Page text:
Once a driving force behind YES Bank, its founder and former MD Rana Kapoor has refused to comment on the issues surrounding the private lender. "I have not been involved whatsoever with the bank for the past over 13 months...so, have no clue...," Kapoor told BusinessToday.In.
Rana Kapoor and promoter entities YES Capital and Morgan Credits sold their last remaining 0.8 per cent stake in the private sector lender in November 2019. Before that, he and his group entities sold 2.16 per cent stake worth Rs 510 crore in YES Bank through an open market transaction. This was in addition to the stake sale of 1.8 per cent in the same month.
Under Kapoor's watch, YES Bank rose from scratch to an asset book worth Rs 3.4 lakh crore in just a decade. However, non-performing assets swelled as the bank's loans extended manifold. Kapoor's risk-taking capability even paid off for a brief while, taking its stock to an all-time high of Rs 1,400. Notably, YES Bank share closed 56 per cent lower at Rs 16.20 on BSE today.
However, the private bank's trouble started when its NPAs swelled. The bank has also experienced serious governance issues, leading to a steady decline in its market capitalisation.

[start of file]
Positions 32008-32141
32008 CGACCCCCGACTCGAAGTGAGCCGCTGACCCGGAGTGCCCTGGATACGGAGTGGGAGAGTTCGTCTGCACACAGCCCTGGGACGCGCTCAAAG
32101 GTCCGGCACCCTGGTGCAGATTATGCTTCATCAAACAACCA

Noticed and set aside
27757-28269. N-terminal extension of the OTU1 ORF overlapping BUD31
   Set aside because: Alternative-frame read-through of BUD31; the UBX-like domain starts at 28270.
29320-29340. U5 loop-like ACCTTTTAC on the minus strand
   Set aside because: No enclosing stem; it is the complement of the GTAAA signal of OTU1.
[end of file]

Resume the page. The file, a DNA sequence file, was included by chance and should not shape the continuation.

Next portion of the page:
A foreign banker, Kapoor was well networked in the corporate sector. He used to negotiate most of the deals. Kapoor found his niche in companies that were finding it difficult to get finances from existing lenders. What looked like a masterstroke turned out to be the bank's Achilles heel.
The Reserve Bank of India (RBI) on Thursday capped withdrawals by YES Bank depositors at Rs 50,000 after repeated failures to raise funds. The central bank has also superseded the board of YES Bank and appointed Prashant Kumar, former Deputy Managing Director and CFO of State Bank of India, as administrator. All hopes now hinge on the RBI, the central government and state-owned financial institutions like SBI and LIC.